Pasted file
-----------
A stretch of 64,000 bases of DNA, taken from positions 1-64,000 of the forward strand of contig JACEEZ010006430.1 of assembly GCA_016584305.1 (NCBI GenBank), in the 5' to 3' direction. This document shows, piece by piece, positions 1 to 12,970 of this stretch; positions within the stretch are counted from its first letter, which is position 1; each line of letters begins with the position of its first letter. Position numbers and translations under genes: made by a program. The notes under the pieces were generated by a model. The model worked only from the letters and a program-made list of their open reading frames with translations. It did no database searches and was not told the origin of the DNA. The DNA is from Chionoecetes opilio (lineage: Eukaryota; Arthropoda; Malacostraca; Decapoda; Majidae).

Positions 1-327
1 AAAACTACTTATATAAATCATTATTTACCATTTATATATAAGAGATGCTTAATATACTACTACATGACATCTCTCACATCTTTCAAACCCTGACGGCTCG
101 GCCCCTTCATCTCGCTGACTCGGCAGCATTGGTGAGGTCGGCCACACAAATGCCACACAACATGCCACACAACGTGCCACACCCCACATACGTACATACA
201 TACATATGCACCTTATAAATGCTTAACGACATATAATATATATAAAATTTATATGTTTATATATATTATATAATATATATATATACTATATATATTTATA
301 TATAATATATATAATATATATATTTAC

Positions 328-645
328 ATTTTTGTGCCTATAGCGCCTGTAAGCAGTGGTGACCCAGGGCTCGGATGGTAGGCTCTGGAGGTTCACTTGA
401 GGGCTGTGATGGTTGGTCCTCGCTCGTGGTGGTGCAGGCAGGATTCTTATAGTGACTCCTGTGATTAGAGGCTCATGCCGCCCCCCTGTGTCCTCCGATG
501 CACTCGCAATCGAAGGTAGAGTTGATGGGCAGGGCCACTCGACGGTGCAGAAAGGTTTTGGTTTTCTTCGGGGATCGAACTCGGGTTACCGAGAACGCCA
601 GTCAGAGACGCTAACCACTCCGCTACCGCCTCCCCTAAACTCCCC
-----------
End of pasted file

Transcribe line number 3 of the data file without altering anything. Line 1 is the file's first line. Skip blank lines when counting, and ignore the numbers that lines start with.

1 AAAACTACTTATATAAATCATTATTTACCATTTATATATAAGAGATGCTTAATATACTACTACATGACATCTCTCACATCTTTCAAACCCTGACGGCTCG